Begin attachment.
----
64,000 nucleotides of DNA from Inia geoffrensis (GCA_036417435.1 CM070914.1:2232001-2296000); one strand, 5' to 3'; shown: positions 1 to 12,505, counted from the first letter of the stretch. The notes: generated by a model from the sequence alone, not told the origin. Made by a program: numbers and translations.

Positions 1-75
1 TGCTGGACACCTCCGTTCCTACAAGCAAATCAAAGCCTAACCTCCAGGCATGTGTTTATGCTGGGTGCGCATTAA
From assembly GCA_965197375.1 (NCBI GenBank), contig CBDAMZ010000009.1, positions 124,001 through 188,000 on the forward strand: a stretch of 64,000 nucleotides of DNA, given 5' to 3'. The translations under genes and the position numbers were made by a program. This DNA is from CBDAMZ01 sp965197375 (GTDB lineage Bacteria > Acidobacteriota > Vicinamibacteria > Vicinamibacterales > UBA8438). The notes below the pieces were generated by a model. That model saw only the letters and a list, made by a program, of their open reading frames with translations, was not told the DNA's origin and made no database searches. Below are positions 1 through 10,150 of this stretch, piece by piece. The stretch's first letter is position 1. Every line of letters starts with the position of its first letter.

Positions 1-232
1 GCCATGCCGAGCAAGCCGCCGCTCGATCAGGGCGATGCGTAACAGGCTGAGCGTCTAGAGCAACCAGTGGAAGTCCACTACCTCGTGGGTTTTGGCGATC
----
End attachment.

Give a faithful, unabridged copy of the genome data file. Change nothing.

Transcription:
64,000 nucleotides of DNA from Inia geoffrensis (GCA_036417435.1 CM070914.1:2232001-2296000); one strand, 5' to 3'; shown: positions 1 to 12,505, counted from the first letter of the stretch. The notes: generated by a model from the sequence alone, not told the origin. Made by a program: numbers and translations.

Positions 1-75
1 TGCTGGACACCTCCGTTCCTACAAGCAAATCAAAGCCTAACCTCCAGGCATGTGTTTATGCTGGGTGCGCATTAA
From assembly GCA_965197375.1 (NCBI GenBank), contig CBDAMZ010000009.1, positions 124,001 through 188,000 on the forward strand: a stretch of 64,000 nucleotides of DNA, given 5' to 3'. The translations under genes and the position numbers were made by a program. This DNA is from CBDAMZ01 sp965197375 (GTDB lineage Bacteria > Acidobacteriota > Vicinamibacteria > Vicinamibacterales > UBA8438). The notes below the pieces were generated by a model. That model saw only the letters and a list, made by a program, of their open reading frames with translations, was not told the DNA's origin and made no database searches. Below are positions 1 through 10,150 of this stretch, piece by piece. The stretch's first letter is position 1. Every line of letters starts with the position of its first letter.

Positions 1-232
1 GCCATGCCGAGCAAGCCGCCGCTCGATCAGGGCGATGCGTAACAGGCTGAGCGTCTAGAGCAACCAGTGGAAGTCCACTACCTCGTGGGTTTTGGCGATC